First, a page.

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HomeHealth and LifestyleFaces made of living skin make robots smile

Faces made of living skin make robots smile


By Michelle RobertsDigital health editor, BBC News

©2024 Takeuchi et al. CC-BY-ND Taking inspiration from human skin ligaments, the prototype face can be made to smile©2024 Takeuchi et al. CC-BY-ND

Taking inspiration from human skin ligaments, the prototype face can be made to smile

Japanese scientists have found a way to attach living skin to robot faces, for more realistic smiles and other facial expressions.

The breakthrough came from copying tissue structures in people, according to the team at Tokyo University.

The prototype may appear more Haribo than human-like.

But the researchers say it paves the way to making convincingly realistic, moving humanoids with self-healing skin that will not easily rip or tear.

©2024 Takeuchi et al. CC-BY-ND This new method can work on complex, curved, and even moving surfaces©2024 Takeuchi et al. CC-BY-ND

Scientists say their new method can work on complex, curved and even moving surfaces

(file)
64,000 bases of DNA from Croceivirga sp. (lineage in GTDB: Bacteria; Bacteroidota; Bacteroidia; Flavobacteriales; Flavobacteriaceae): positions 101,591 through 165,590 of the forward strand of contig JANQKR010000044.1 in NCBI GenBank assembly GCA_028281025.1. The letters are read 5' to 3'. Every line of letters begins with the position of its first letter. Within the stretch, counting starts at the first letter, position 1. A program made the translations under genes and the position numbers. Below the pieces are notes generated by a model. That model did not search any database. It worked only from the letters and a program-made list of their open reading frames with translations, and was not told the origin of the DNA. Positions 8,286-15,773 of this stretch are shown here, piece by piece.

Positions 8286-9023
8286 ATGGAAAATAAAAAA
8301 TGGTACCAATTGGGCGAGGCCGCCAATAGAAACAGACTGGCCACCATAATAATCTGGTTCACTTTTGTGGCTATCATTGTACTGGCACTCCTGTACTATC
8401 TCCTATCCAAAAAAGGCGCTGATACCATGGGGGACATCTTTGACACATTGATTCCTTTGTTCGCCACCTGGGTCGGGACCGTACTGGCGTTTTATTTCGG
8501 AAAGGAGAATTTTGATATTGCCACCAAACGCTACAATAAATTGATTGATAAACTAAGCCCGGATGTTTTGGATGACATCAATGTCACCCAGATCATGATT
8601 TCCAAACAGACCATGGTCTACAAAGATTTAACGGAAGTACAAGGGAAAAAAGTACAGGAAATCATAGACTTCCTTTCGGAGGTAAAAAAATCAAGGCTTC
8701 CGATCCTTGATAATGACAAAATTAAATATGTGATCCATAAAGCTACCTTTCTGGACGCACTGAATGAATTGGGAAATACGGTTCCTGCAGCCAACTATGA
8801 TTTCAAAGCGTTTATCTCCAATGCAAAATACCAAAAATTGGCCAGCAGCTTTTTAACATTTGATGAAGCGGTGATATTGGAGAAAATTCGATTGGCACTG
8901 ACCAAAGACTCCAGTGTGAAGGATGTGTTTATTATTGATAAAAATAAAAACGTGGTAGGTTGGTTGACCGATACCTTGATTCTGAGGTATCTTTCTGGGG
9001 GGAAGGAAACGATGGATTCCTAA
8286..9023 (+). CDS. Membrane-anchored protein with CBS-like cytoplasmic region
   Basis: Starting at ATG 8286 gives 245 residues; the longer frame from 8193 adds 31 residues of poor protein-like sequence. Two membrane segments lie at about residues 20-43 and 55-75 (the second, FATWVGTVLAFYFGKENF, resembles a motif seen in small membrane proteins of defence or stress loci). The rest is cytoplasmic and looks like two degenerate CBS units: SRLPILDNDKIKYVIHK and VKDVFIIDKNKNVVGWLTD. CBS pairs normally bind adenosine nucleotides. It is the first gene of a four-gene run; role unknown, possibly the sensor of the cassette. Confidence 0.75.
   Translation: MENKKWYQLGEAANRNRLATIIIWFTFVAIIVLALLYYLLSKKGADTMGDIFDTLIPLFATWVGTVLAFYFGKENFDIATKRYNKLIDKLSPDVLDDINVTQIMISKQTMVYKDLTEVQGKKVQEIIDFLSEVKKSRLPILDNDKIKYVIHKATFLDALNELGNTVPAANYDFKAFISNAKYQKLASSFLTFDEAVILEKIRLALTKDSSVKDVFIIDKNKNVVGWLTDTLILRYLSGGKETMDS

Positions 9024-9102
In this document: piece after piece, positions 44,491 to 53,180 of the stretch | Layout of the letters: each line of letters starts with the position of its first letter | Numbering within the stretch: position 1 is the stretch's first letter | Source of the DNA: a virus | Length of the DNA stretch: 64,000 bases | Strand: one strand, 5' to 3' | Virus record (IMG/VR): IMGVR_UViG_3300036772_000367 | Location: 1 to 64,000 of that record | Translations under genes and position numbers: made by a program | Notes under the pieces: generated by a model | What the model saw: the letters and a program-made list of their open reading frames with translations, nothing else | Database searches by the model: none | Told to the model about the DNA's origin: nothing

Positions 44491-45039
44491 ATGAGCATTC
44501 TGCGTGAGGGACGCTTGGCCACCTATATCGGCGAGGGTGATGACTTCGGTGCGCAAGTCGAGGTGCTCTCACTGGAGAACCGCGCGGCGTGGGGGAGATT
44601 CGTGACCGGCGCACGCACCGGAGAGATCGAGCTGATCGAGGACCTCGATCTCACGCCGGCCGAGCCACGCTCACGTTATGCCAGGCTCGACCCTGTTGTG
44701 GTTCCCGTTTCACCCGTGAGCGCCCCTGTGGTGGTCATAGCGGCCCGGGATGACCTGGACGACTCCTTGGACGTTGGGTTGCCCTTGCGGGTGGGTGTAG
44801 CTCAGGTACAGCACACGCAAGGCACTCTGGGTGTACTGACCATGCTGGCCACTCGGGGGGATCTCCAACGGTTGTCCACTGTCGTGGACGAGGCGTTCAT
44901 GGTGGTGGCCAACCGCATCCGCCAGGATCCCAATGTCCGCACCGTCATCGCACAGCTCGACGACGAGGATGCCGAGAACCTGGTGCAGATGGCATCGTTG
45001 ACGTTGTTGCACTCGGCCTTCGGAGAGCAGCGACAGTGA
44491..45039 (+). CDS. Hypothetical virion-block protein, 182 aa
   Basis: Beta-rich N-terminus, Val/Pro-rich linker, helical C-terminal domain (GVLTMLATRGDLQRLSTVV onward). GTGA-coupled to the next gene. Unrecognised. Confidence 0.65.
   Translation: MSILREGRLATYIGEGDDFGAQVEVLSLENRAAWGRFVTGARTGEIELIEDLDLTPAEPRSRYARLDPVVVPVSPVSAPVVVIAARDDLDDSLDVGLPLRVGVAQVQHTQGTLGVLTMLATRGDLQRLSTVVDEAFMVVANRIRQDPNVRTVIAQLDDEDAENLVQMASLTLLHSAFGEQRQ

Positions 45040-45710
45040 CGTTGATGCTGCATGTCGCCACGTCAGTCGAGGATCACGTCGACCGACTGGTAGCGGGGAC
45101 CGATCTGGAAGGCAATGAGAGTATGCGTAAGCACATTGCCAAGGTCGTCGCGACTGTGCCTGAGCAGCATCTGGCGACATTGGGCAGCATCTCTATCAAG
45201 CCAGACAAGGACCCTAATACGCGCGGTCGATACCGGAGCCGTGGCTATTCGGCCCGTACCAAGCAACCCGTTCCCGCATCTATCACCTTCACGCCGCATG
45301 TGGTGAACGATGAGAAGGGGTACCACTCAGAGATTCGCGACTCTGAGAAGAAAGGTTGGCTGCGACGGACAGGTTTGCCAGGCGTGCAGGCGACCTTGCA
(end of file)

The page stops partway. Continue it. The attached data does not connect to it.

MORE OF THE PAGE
The artificial skin is made in the lab, using living cells.

Not only is it soft, like real skin but it can repair itself if cut, the scientists say.

Past attempts to attach it proved difficult, though.

The team tried using mini hooks as anchors – but those damaged the skin as the robot moved.

In people, the skin is tethered to underlying structures by ligaments – tiny ropes of flexible collagen and elastane.

To recreate that, the researchers drilled lots of little holes into the robot and applied a gel containing collagen, and then the layer of artificial skin on top.

The gel plugs the holes and tethers the skin to the robot.

Plastic surgery

“By mimicking human skin-ligament structures and by using specially made V-shaped perforations in solid materials, we found a way to bind skin to complex structures,” lead researcher Prof Shoji Takeuchi said.

“The natural flexibility of the skin and the strong method of adhesion mean the skin can move with the mechanical components of the robot, without tearing or peeling away.”

The latest results are published in the journal Cell Reports Physical Science.

It will take many more years of testing for the technology to become an everyday reality, the researchers say.

“Another important challenge is creating human-like expressions by integrating sophisticated actuators, or muscles, inside the robot,” Prof Takeuchi said.

But the work may also be useful in research into skin ageing, cosmetics and surgical procedures, including plastic surgery.


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